There are two other endpoints available: /is_political and /political_stance.

GET /is_political?headline={headline}

Detect if the headline is related to politics or not.

  "political": true

GET /political_stance?headline={headline}

Return the headline political stance (left, center or right)

  "stance": "right"

3. Political news classifier


I have used to download thousands of news in different categories.


You can follow the training process in this Jupyter Notebook file.

Saving the model

After finish training our model, we store our model data in three files:

  1. political_classifier.pth

    Contains the model weights, saved using

  2. political_classifier.cfg

    Contains a serialized config file of the model, so we don't need to hardcode the model params.

config = {
    'vocab_size': VOCAB_SIZE,
    'labels':  {
         0 : "Non-political",
         1 : "Political"
    'ngrams': 2,
    'embeddings_dim': EMBED_DIM    
  1. political_classifier.vocab

    Contains the model words vocabulary.

4. Political Stance classifier


I have used to download thousands of news from a list of 67 newspapers.

Each newspaper was manually classified into EXTREME_LEFT, LEFT, LEFT_CENTER, LEAST_BIASED, RIGHT_CENTER, RIGHT, EXTREME_RIGHT, and the journal stance was used as a proxy for each news stance.


You can follow the training process in this Jupyter Notebook file.

Saving the model

Similar to the previous model, we have also stored our model in three files.

5. Recommendation system

The recommendation system module is responsible for suggesting alternative news based on a headline and a stance.

It works by comparing the embeddings (GloVE) of the headline with the embeddings of all the other news given a specific stance.

To compare, we use cosine similarity and we return the most similar news.

As computing the embeddings every time for all news would be slow, we built an in-memory cache of the embeddings so that the comparison can run faster.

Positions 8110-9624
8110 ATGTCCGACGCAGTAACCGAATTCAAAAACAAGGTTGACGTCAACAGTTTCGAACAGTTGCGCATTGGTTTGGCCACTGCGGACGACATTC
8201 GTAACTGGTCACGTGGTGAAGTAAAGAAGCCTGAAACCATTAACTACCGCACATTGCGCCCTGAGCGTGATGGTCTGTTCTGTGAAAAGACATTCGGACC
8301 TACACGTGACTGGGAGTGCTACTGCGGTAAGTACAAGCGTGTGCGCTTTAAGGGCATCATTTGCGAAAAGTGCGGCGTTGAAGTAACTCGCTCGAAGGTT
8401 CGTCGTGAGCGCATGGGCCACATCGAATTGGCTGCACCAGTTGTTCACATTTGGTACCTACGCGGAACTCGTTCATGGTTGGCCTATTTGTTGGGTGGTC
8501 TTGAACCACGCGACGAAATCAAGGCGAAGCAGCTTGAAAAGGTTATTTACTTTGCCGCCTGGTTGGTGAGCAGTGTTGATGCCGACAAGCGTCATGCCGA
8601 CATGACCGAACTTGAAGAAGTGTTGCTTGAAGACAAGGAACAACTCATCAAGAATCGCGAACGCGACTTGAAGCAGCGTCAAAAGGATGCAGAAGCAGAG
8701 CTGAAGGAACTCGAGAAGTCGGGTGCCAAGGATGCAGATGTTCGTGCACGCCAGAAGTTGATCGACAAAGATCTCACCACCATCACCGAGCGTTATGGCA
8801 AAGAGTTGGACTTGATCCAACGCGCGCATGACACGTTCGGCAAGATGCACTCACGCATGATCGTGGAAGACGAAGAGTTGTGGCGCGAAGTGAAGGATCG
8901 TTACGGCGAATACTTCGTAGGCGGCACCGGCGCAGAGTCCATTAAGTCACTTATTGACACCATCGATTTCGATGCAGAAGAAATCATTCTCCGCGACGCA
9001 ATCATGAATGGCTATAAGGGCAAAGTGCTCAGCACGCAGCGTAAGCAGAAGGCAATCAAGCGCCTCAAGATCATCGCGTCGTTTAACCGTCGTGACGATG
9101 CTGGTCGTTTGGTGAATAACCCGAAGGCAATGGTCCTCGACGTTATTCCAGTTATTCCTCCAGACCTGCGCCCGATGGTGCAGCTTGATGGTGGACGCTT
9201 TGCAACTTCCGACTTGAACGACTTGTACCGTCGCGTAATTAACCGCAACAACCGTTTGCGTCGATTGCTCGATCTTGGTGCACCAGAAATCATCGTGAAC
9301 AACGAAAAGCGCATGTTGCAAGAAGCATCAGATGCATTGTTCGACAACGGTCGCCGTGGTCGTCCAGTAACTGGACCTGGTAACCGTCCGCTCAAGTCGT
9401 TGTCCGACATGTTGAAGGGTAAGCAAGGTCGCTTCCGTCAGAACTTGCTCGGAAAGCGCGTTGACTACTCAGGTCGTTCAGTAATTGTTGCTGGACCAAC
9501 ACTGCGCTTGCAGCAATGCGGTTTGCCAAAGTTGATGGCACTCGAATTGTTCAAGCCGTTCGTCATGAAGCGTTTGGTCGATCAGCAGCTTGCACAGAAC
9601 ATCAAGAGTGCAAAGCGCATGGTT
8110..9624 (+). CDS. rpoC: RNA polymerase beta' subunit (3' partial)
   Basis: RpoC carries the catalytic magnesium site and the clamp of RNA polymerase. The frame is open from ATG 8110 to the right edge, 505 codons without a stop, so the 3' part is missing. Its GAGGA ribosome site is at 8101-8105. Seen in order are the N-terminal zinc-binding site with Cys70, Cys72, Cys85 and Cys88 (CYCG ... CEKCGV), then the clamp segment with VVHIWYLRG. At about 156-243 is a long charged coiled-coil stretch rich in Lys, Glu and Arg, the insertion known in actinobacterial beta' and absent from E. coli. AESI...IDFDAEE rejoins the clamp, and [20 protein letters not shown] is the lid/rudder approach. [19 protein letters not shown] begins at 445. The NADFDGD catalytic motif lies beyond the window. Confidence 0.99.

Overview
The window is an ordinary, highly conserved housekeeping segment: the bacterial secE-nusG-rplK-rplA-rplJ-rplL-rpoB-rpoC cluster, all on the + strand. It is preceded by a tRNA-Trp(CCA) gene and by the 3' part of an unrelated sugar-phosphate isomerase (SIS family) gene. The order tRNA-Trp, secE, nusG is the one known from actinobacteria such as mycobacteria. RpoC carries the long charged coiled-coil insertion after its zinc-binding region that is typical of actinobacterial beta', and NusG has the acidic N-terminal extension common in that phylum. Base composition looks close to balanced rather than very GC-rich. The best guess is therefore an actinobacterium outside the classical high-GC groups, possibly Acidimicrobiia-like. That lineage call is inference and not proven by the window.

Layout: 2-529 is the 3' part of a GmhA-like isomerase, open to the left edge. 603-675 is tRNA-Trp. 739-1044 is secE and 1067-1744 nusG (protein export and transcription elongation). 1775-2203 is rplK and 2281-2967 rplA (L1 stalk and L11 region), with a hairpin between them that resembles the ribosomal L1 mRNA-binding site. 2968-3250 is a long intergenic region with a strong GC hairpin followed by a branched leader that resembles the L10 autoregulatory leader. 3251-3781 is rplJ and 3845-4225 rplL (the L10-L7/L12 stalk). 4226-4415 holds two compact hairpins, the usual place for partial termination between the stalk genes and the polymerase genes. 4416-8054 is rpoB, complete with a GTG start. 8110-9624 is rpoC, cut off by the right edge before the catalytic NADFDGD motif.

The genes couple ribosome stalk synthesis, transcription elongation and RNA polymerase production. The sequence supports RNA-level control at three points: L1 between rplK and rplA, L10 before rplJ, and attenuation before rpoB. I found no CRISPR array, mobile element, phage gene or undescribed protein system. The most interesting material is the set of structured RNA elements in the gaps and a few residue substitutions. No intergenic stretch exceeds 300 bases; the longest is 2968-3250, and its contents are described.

Challenges I ran into

Initially, the idea was to have a more fine-grained classification of political stance (EXTREME_LEFT, LEFT, LEFT_CENTER, LEAST_BIASED, RIGHT_CENTER, RIGHT, EXTREME_RIGHT).

However, this proved to be difficult, especially due to the lack of enough training data.

Also, only using the headline isn't always enough to classify the stance correctly, as we don't have enough context.

Another challenge was the fact the extremes (both right and left), sometimes got mixed up. From my analysis, this was due to the fact that both sides tend to use strong and emotional words, and this was challenging for the classifier to detect.

Accomplishments that I'm proud of

  • Built application with real-world social impact
  • Trained model that automatically detect political news from its headline
  • Trained model that automatically detect political stance (left, center, right) from its headline
  • Built a recommendation system that suggests alternative political views

What I learned

  • Learned how to build and train machine learning models in PyTorch (I had previously only used TensorFlow)
  • How to detect political bias in news headlines (and how hard this is)

What's next for Unbiased

  • Expand to other social networks
  • Get more data to improve the classifiers
  • Improve the models by also passing part of the news content as a context
  • Improve the political stance classifier for the extreme views
  • Add more domains other than politics (fake news, hate speech, sexism, racism)